It’s time for the Eagles to say thank you to the soon-to-be 38-year-old future Hall of Famer and move forward with the young first-round pick. 

Dillard, 24, had some ups and downs during his rookie season. But there’s plenty of reason to think he’s ready. 

Sure, trying to start him at right tackle in the first Seahawks game was an absolute disaster. It got so bad that the Eagles benched him at halftime and went with Halapoulivaati Vaitai instead. Based on his comments that week and his play on the field, Dillard seemed overwhelmed by the request to switch to the other side of the line. That wasn’t great. 

But in the three games Dillard played left tackle, filling in when Peters had a knee scope, the rookie played very well. In fact, it’s that three game stretch — against the Cowboys, Bills and Bears in the middle of the season — that should have everyone feeling pretty confident about the changing of the tackle.  

I’m really glad that I got those chances because that’s what I was brought in to do for the future,” Dillard said. “It helped me get my feet wet a little bit and really helped me kind of gauge what it’s like being out there on the big stage in live situations.

Dillard admitted there was an adjustment period once Peters came back. He started three games, then had to go back to working with the scout team. But he understood the situation. 

Dillard and Peters became close this year. Credit Peters because he really took his replacement under his wing. That began all the way back at mandatory minicamp and continued throughout the summer and then the regular season. Dillard said it’s a relationship that will continue. If Dillard can become the true left tackle of the future, he can continue the Eagles’ line of impressive left tackles over a three-decade period from Tra Thomas to Peters to Dillard. 

And now that his rookie season is over, Dillard is looking forward to catching his breath. He went from his last college season to pre-draft prep to the NFL season without much down time. 

Transitioning from college life in Washington to the pros in Philly wasn’t always easy. 

“One of the biggest differences I noticed was the people,” Dillard said. “You’re at Washington State, Pullman, Washington, kind of countryside, middle of nowhere. You kind of know everybody; everybody is nice to each other, just super friendly. Then you come here and your own fans say just foul things to you. Everybody, fans, media, they’ll hate you one minute and love you the next. That’s the big difference that I learned. Just going from small city to big city in itself, it’s a lot different.”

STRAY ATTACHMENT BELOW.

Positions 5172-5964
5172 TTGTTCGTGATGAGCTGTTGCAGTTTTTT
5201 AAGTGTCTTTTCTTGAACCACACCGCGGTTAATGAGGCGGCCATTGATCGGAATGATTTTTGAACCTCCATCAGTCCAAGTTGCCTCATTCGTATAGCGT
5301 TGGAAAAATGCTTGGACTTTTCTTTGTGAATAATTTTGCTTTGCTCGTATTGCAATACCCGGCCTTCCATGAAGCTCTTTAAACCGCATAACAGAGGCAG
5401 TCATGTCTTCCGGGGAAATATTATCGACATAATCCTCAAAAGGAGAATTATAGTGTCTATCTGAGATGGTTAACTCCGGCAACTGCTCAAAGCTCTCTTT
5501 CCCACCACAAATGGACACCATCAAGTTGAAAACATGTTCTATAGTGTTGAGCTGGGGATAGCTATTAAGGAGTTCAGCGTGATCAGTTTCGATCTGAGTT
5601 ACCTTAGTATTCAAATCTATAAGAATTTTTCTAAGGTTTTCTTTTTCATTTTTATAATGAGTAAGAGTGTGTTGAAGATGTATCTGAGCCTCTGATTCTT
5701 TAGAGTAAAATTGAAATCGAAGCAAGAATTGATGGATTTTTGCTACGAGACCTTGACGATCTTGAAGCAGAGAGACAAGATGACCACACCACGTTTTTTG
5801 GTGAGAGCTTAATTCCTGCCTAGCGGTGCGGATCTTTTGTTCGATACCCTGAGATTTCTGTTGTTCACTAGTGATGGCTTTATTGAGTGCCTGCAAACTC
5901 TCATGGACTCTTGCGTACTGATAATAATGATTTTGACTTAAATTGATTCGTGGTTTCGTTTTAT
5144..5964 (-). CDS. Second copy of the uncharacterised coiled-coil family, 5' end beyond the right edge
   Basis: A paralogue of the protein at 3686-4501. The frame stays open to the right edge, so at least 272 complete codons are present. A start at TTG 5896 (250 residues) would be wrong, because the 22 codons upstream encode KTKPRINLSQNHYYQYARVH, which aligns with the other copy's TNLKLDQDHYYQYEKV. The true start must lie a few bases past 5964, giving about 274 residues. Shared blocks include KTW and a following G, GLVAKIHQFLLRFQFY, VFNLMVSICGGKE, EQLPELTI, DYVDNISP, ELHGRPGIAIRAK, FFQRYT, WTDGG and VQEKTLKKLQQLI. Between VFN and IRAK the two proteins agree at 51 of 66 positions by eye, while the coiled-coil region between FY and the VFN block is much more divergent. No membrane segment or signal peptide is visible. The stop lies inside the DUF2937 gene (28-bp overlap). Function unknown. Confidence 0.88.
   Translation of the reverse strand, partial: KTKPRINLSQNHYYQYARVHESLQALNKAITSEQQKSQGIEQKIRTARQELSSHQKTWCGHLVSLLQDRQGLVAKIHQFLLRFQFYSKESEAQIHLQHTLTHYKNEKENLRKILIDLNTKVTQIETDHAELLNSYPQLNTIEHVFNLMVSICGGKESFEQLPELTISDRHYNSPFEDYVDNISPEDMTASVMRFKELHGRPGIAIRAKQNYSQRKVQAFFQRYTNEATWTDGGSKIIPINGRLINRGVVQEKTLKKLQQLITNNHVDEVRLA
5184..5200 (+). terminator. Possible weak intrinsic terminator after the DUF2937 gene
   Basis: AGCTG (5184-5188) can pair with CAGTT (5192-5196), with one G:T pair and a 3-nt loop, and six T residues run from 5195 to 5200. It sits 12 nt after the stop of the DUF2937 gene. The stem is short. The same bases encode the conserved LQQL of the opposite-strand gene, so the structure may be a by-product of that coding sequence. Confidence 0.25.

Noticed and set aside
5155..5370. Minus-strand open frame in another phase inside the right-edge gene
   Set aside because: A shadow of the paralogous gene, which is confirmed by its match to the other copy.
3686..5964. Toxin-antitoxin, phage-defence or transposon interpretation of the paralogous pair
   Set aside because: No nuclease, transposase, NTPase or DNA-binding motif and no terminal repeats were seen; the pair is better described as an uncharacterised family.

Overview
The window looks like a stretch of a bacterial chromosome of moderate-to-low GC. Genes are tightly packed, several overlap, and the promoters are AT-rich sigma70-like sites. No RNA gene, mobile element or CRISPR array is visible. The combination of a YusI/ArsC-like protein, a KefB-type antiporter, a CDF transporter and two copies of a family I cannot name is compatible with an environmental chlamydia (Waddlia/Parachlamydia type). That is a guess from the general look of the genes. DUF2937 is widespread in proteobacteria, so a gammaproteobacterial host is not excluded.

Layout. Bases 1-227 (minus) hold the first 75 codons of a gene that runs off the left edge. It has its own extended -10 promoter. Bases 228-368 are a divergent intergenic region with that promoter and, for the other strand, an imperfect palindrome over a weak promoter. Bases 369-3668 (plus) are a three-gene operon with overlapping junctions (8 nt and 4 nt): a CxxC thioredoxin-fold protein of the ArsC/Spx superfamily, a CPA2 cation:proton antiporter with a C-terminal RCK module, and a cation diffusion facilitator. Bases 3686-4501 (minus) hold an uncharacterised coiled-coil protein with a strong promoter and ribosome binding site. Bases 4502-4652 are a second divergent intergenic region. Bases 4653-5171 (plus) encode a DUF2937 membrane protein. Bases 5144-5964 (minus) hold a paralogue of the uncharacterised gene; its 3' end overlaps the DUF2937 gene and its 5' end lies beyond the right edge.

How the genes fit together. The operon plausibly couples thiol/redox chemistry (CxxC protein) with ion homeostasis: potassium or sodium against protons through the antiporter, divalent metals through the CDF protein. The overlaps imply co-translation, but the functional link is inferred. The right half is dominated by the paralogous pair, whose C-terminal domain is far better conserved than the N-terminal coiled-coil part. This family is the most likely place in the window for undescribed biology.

A lot of the work Dillard did this season was in the weight room. He still weighs 320 pounds but his focus has been on changing the composition of that weight, getting stronger. 

This year, he learned a lot about his body, about technique, about how important the mental side of the NFL and finding a routine can be. 

So how much better of a player is he now after his rookie season?  

“I can’t even describe it,” Dillard said. “I’ve made my biggest jump by far as a player in my first year here. It’s been an incredible learning experience.”

Come next season, it’s time to put those lessons to use. 

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Eagles appear to bench Andre Dillard to start second half

Eagles appear to bench Andre Dillard to start second half

It appears that Eagles rookie Andre Dillard has been benched for the second half against the Seahawks.

To begin the third quarter, Dillard was standing on the sideline as Halapoulivaati Vaitai came in to play right tackle. The Eagles hadn’t announced an injury. Dillard spent the last week trying to learn how to play right tackle and it didn’t go so well early.

Remember, Lane Johnson was ruled out for this game with a concussion and then Brandon Brooks left in the first quarter with an illness.

Now, the Eagles’ OL looks like this:

LT: Jason Peters
LG: Isaac Seumalo
C: Jason Kelce
RG: Matt Pryor
RT: Halapoulivaati Vaitai

Dillard is the only healthy offensive lineman on the sideline right now.

On Friday, Dillard said that learning to play right tackle after only ever playing left was like trying to write an essay with his non-dominant hand. Perhaps the Eagles should have spent more time during the summer and the season cross-training Dillard, but his role this season had been to be Peters’ backup and eventual replacement. Dillard was in a tough spot this week.

The Eagles’ offense, without several starters, hasn’t looked good this afternoon.